The fight over guests is mostly a thing of the past too, especially in the realm of political guests. Late-night television has simply become a staple for politicians. Those appearances lead to social media bumps that far exceed an appearance on a news program. Research showed, too, that candidates that appeared on “The Colbert Report” got bumps not just in polls but also in donations. Nabbing a political guest is no longer a big deal. If anything, it is the opposite. Politicians vie to get airtime with as many shows as possible. Sure, the shows compete to get the most viral interview, but they aren’t in the same race against each other for the guests themselves.

The good news for viewers is that the sense of loyalty that was ushered in by the linear TV era of the Leno-Letterman feud is a thing of the past. Viewers can sample their comedy and watch bits from a range of shows. It means that rather than be bogged down in personality disputes, viewers can benefit from the sharp sarcasm of Larry Wilmore and the goofy charm of Fallon. They can appreciate the long-form satire of John Oliver and the interview strategies of Colbert. They can have it all.

The end of the late-night feuds is overall a good step in late-night comedy, but there is a downside as well. It is worth asking what happens when the comedians are no longer being critical of each other. Powerful comedy needs a baseline of critique for it to have impact. If everyone plays too nice, then the comedy lacks needed bite.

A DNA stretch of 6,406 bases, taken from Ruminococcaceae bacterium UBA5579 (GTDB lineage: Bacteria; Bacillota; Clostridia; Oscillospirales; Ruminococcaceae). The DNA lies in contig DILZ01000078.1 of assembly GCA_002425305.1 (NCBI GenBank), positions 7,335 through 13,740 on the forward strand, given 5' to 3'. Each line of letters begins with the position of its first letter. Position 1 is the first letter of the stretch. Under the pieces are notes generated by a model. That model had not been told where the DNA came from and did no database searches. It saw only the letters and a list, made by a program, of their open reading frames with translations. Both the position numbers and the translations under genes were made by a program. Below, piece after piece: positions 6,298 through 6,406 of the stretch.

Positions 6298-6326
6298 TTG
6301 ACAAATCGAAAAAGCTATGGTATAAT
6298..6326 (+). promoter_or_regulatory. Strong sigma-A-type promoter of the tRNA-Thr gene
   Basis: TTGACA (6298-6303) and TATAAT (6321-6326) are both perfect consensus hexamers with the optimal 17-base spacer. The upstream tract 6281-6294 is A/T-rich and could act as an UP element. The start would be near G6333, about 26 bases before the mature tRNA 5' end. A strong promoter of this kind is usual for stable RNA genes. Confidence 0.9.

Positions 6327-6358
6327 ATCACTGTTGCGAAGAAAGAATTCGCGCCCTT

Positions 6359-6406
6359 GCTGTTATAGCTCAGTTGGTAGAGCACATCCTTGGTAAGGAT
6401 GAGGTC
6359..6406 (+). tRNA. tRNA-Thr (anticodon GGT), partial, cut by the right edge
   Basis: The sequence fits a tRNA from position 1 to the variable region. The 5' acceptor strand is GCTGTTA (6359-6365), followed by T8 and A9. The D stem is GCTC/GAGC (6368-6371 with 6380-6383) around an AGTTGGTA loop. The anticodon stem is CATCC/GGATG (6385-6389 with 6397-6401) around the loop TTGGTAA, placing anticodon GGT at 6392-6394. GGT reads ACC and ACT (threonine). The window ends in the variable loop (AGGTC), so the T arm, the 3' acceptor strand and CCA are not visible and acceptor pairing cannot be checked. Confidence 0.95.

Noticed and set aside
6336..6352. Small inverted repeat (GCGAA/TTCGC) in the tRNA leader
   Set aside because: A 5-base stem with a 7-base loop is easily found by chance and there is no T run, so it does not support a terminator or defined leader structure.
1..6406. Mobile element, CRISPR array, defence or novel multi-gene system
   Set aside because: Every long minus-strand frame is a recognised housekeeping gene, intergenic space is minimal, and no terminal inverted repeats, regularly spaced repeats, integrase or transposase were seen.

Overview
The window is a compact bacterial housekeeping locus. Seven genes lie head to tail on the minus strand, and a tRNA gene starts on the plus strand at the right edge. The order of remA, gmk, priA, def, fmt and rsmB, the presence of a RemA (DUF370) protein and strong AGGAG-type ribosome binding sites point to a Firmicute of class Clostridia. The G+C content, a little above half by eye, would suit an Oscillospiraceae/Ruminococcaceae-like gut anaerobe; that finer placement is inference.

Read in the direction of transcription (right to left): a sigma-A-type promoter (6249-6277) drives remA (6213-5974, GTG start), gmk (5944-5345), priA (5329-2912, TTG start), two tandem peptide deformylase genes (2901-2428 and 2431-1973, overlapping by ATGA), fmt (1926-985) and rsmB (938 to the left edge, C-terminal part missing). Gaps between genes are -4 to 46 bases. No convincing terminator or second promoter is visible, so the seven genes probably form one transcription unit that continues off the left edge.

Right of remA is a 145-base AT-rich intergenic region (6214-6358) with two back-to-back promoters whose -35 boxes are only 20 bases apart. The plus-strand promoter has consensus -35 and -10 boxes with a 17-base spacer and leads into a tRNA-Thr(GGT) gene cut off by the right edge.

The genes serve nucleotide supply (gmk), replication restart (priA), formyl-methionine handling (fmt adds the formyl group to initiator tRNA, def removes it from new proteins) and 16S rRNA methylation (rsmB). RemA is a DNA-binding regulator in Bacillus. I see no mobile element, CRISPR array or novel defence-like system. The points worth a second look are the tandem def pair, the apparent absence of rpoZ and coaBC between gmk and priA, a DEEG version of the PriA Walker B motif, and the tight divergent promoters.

We got a glimpse of this in a series of videos released by Vanity Fair and Conde Nast that focused on Colbert’s debut. In a companion piece, Vanity Fair highlighted the comedians they claimed were redefining the genre: Colbert, Fallon, Kimmel, Wilmore, Oliver, Conan O’Brien, Seth Meyers, James Corden, Trevor Noah and Bill Maher. The videos show the comedians giving Colbert advice, acting out impressions of one another, group texting and talking about pets. If they had really wanted to shake things up, they might have also included Lee Camp from RT America. But instead, the videos were silly and self-congratulatory, smacking of frat boy backslapping more than smart comedy. One even ends with Wilmore laughing at the “dick pic” he has sent to all of them.

The point is that gathering all of these guys together in a love fest does actually lead to some pretty dumb comedy. The end of the feud era is great, but the bromance is a bit nauseating. And while feuds are no good, blind adoration is a problem too. When that blind adoration is part of a boys club, it is even worse. As Vanity Fair points out, “How gobsmackingly insane is it that no TV network has had the common sense — and that’s all we’re talking about in 2015, not courage, bravery, or even decency — to hand over the reins of an existing late-night comedy program to a female person?”

The funny thing is that the same outlet that published that sentence also silenced the female comedians that could have been interviewed for their article or taped for their videos. Certainly they could have included female comedians that are making major public impact, even if they're not hosting a late-night comedy program. But they didn’t.

While it is refreshing to consider an era when feuds are a thing of the past, it is worth questioning the impact of a comedy landscape that is too congenial — and too male.



Sophia A. McClennen

Sophia A. McClennen is Professor of International Affairs and Comparative Literature at the Pennsylvania State University. She writes on the intersections between culture, politics, and society. Her latest book, co-authored with Remy M. Maisel, is, Is Satire Saving Our Nation? Mockery and American Politics.